But it wasn’t until I was well into my 40s that I came to understand that at its core, true forgiveness has nothing to do with who is right or who is wrong. I could see that acceptance did not mean condoning. Instead, acceptance stops the energy-draining score keeping. Yes, when we set ourselves free of judging, be it another or ourselves, we have the energy to reconnect with our authentic power, the power of our souls.
And that’s how I saw that forgiveness is something we do for ourselves. That’s how I saw that forgiveness opens us to spiritual growth. That’s how I realized that if someone’s actions have resulted in my deepening my connection to my soul and to divinity, that person has done me a favor.
The Magic of Forgiveness
This is the magic of forgiveness that we find in our Akashic Records. And, as the Records have told us in this space before:
“Forgiveness is the magic that turns tragedy and trauma into growth. It does more than simply set us free. It opens us up to more. Rather than allowing us to stay small and hurt, forgiveness transforms darkness into expansion and light.”
This is the magic we have been sharing in Akashic sessions, and in our classes, all these years. It is the foundation of our “Prayer of Forgiveness” which ends with the words, “I bless and release all illusions of wrongness. I lift up my eyes and see myself and others as pure reflections of Divine light and love.”
Until last week, I wouldn’t have had much more to share on this topic. Until last week, this blog post would have stopped right here, and happily so.
Then, as a participant in the new online version of our Akashic class that Deborah Hellman and I are teaching, our dear friend Grace Wormwood expanded forgiveness for me into some additional spiritual territory. In an email to our class, she shared how she’d used the magic of forgiveness to stay present in the face of significant grief.
Grace described her experience as her beloved dog Marley was dying, “Each time grief tugged me out of presence, I was able to use the ‘Prayer of Forgiveness’ to release the binding, collapsing energies and renew myself to wholeness of spirit.”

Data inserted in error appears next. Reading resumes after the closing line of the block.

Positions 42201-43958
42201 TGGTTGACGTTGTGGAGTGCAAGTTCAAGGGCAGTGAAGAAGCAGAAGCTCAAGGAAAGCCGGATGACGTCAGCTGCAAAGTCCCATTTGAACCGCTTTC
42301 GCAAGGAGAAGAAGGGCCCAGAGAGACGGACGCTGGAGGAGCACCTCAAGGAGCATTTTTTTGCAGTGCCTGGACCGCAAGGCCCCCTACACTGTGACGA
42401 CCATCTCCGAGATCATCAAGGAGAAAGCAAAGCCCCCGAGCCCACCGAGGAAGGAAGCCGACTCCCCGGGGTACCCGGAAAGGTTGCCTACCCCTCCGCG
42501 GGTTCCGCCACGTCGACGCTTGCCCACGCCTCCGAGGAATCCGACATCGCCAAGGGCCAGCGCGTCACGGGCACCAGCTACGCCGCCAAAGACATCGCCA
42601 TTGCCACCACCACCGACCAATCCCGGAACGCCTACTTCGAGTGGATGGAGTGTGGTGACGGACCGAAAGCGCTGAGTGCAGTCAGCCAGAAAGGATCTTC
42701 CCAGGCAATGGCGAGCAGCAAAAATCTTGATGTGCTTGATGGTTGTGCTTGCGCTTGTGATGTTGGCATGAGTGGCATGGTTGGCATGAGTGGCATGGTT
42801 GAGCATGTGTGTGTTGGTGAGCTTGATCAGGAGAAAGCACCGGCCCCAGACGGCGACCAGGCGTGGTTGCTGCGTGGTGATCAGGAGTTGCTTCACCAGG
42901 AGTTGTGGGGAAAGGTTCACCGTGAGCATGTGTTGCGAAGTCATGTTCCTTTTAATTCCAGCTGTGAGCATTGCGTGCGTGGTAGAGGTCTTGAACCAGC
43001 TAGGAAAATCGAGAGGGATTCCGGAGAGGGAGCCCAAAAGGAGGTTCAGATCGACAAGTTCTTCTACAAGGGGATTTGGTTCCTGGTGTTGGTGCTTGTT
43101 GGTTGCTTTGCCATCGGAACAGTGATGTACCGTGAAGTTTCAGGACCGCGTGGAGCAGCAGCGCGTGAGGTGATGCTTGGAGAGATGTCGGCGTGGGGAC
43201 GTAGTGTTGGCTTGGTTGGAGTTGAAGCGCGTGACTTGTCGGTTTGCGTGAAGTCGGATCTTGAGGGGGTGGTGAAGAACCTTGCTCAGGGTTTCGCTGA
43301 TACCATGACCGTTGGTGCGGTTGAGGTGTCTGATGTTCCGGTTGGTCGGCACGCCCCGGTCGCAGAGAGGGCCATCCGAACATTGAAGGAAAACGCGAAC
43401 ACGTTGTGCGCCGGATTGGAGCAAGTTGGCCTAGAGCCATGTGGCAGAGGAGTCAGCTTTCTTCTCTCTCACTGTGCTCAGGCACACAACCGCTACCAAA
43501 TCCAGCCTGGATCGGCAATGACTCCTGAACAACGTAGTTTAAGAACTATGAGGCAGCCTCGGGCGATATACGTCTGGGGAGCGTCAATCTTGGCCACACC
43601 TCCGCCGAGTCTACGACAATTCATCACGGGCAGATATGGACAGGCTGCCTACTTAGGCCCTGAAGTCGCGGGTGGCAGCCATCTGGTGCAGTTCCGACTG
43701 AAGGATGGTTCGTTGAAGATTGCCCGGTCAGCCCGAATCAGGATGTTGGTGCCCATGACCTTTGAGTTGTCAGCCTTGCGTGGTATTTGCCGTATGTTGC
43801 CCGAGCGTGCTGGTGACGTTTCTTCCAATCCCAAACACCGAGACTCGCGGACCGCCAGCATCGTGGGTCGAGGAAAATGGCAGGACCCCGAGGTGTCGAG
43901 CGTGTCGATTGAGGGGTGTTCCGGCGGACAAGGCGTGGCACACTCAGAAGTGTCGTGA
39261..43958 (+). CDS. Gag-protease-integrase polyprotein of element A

Was Grace using the prayer to forgive her dog for dying? Without asking her I can promise she wasn’t. She had accepted Marley’s impending transition back to the light. She saw no wrong done, no injustice.
Nor was this about reclaiming a soul connection she’d let go in the presence of death or some other trauma. No, this was more preventative, or even pro-active, if you will.
Staying Present, Staying Connected
Grace used the magic energies of forgiveness to stay present to her spirit in the face of loss and grief. Therefore there was nothing to repair later. There was no “If only I,” or “If only Marley…” There was never anything to forgive.
Grace has helped me recognize something important I have long sensed about forgiveness, but couldn’t quite articulate, and that is this: When we are connected to our soul/spirit we are far less likely do, or be, or perceive anything that precipitates the need for forgiveness. And this is why I so appreciate my ability to connect to my Akashic Records. They are helping me connect more easily, more strongly, more automatically to my soul.
Did the “Prayer of Forgiveness” help Grace connect to her Records? I don’t know, and I don’t thing it matters. She described how it helped her connect to her divine presence, and that, of course, is the core intention anyway. Maintaining our continual connection to soul or spirit is the whole point.
Experience the Prayer of Forgiveness for yourself.
Are you curious what the Akashic Records may reveal about your life?